Soundwaves blog post

THE DAY THE MUSIC DIED: WHY COLDPLAY NEEDS TO KEEP TOURING

Chris Martin has always been known for his iconic voice, and today that voice reverberated in ways the industry very much needed to hear. In this golden age of touring for artists like Coldplay, their decision to suspend their travels in response to the global climate crisis is powerful and poignant.


And one I hope they reconsider.


Let’s get some shameless transparency out of the way. My colleagues and I are passionately committed to helping artists like Coldplay accelerate climate justice through their touring and live events. For nearly three decades, our Effect Partners crew has worked at this unique intersection of music and social impact. We believe in Climate Positive Touring – the philosophy that every show, every where is an opportunity to serve as a catalyst for progress on everything from the elimination of single use plastic at live events, to mobilizing fans to learn about and act on local climate solutions.


Shame is a vibrant verb in today’s climate movement. From flight shaming to food shaming, the level of in-fighting and division among movement leaders and activists is at an unfortunate peak. Over the decades of our collective struggle for progressive climate policies and our ongoing fight for equal access to safe, healthy and enriching natural environments, we have hit these pendulum swings before. Just as it appears we might finally be able to break through with solidarity and collective action, we allow shame and purity to divide, distract and sadly delay any real progress at all. In the meantime, the places and habitats we love the most continue to be ravaged by floods, fires and rising seas.


Which is why we need Coldplay back on the road as soon as possible. We need Mr. Martin on stage helping sound the alarm about the global Climate Emergency at every show, every where. We need him and his team to continue to put pressure on venues and festivals to implement smart policies and solutions like r.Cup and Bring Your Own Bottle. We need his voice encouraging, supporting, and empowering his fans to fight for a just transition to a decarbonized economy.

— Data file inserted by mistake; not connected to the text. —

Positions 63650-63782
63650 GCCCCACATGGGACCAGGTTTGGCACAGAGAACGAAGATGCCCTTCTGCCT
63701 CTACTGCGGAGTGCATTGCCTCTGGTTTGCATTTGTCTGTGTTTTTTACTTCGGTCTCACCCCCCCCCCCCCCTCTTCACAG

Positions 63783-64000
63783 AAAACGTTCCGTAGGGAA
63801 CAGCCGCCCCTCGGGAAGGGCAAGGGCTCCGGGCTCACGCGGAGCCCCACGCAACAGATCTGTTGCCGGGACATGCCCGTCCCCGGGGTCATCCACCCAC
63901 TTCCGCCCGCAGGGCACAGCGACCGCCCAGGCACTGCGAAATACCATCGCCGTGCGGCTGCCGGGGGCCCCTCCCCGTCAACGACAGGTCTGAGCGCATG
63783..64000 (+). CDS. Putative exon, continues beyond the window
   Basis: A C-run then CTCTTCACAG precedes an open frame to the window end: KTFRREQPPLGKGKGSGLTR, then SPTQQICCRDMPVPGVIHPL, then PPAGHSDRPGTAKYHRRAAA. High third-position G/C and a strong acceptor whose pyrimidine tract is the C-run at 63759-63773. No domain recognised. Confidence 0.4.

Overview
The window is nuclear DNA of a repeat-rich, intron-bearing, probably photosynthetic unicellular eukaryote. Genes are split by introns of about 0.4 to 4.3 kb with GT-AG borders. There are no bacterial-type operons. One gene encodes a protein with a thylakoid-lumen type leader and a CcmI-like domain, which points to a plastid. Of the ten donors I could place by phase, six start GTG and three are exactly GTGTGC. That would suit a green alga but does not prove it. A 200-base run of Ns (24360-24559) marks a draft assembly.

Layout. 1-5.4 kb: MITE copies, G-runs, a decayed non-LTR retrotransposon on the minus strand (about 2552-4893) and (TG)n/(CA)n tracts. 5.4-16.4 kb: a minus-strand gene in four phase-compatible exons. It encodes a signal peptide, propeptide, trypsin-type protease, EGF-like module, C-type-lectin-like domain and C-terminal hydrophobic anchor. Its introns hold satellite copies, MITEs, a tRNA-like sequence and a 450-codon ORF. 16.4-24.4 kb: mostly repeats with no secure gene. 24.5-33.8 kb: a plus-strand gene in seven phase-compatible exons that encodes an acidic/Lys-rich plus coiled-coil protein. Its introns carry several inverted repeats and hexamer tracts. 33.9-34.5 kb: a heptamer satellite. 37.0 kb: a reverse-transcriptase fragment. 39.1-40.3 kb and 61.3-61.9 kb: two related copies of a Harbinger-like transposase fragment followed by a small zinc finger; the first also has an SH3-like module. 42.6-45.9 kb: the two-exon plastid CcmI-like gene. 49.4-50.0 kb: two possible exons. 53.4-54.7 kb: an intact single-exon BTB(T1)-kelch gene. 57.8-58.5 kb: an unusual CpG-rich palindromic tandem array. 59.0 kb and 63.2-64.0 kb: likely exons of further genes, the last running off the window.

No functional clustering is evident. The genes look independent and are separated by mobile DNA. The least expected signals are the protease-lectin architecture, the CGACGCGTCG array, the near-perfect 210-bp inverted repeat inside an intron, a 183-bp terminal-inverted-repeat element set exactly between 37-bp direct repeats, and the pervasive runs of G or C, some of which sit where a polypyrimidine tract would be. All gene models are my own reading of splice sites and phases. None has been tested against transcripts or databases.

Yes, the environmental impacts of the global touring industry need to be addressed. Among other glaring issues, it’s unacceptable that annually 4 billion single use plastic cups are used at concerts and other live events. But there are already great solutions available to address these and other impacts, and we know our friends at Live Nation, AEG, r.Cup, Green Sports Alliance, Reverb, RPM, and countless others are hungry to help Coldplay and others lead the way. Coupled with the significant steps venues are taking to create environmentally sound infrastructure, from the shiny new gold standard and new Warriors home at the Chase Center to vibrant local joints like the St. Augustine Amphitheater, we are on the verge of a new era using culture as a force for good.


Just a few days ago, we had the honor of collaborating with our friends at Climate Generation to produce a unique concert called Band Together. It featured a dozen of the Twin Cities’ most notable local musicians joining forces for a night of music, storytelling and climate action. As each artist shared their own personal story of how the climate crisis is impacting them, it was more clear to me than ever – the more opportunities we have to gather as a community and talk about this crisis, the quicker we will find the will and fortitude to take the bold actions needed to address it.


Taking personal accountability for how our actions impact our shared planet is a critical and noble step. It’s clear Coldplay’s announcement today has already had a seismic impact. But, Chris, if you’re listening, don’t suspend your tour for too long. This crisis needs all the voices it can get.

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